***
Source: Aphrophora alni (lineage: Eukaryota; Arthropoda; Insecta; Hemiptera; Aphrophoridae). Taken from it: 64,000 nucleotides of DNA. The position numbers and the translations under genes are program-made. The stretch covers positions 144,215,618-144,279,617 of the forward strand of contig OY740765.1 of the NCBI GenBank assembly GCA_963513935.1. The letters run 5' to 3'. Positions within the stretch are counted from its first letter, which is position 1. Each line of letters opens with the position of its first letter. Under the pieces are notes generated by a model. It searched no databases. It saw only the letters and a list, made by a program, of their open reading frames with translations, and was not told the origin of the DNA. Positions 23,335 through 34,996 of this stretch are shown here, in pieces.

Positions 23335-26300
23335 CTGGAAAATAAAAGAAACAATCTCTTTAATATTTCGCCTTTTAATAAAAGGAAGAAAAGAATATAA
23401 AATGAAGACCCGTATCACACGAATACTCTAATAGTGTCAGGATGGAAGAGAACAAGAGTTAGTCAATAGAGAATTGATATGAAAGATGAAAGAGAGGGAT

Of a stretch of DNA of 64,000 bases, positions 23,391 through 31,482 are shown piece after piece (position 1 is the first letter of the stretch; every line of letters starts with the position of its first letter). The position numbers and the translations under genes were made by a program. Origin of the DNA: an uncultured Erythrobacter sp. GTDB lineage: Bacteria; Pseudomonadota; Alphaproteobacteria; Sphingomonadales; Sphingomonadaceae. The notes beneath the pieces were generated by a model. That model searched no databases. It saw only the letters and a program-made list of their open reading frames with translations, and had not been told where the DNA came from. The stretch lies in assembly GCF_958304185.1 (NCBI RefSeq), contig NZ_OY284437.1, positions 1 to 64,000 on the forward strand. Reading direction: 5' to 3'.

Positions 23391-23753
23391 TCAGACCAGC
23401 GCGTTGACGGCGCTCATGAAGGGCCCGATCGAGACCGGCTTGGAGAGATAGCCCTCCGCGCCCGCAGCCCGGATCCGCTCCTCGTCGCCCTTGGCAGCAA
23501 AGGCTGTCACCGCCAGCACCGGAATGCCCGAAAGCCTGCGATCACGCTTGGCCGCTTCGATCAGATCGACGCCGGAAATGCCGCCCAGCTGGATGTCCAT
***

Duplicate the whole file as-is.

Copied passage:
Source: Aphrophora alni (lineage: Eukaryota; Arthropoda; Insecta; Hemiptera; Aphrophoridae). Taken from it: 64,000 nucleotides of DNA. The position numbers and the translations under genes are program-made. The stretch covers positions 144,215,618-144,279,617 of the forward strand of contig OY740765.1 of the NCBI GenBank assembly GCA_963513935.1. The letters run 5' to 3'. Positions within the stretch are counted from its first letter, which is position 1. Each line of letters opens with the position of its first letter. Under the pieces are notes generated by a model. It searched no databases. It saw only the letters and a list, made by a program, of their open reading frames with translations, and was not told the origin of the DNA. Positions 23,335 through 34,996 of this stretch are shown here, in pieces.

Positions 23335-26300
23335 CTGGAAAATAAAAGAAACAATCTCTTTAATATTTCGCCTTTTAATAAAAGGAAGAAAAGAATATAA
23401 AATGAAGACCCGTATCACACGAATACTCTAATAGTGTCAGGATGGAAGAGAACAAGAGTTAGTCAATAGAGAATTGATATGAAAGATGAAAGAGAGGGAT

Of a stretch of DNA of 64,000 bases, positions 23,391 through 31,482 are shown piece after piece (position 1 is the first letter of the stretch; every line of letters starts with the position of its first letter). The position numbers and the translations under genes were made by a program. Origin of the DNA: an uncultured Erythrobacter sp. GTDB lineage: Bacteria; Pseudomonadota; Alphaproteobacteria; Sphingomonadales; Sphingomonadaceae. The notes beneath the pieces were generated by a model. That model searched no databases. It saw only the letters and a program-made list of their open reading frames with translations, and had not been told where the DNA came from. The stretch lies in assembly GCF_958304185.1 (NCBI RefSeq), contig NZ_OY284437.1, positions 1 to 64,000 on the forward strand. Reading direction: 5' to 3'.

Positions 23391-23753
23391 TCAGACCAGC
23401 GCGTTGACGGCGCTCATGAAGGGCCCGATCGAGACCGGCTTGGAGAGATAGCCCTCCGCGCCCGCAGCCCGGATCCGCTCCTCGTCGCCCTTGGCAGCAA
23501 AGGCTGTCACCGCCAGCACCGGAATGCCCGAAAGCCTGCGATCACGCTTGGCCGCTTCGATCAGATCGACGCCGGAAATGCCGCCCAGCTGGATGTCCAT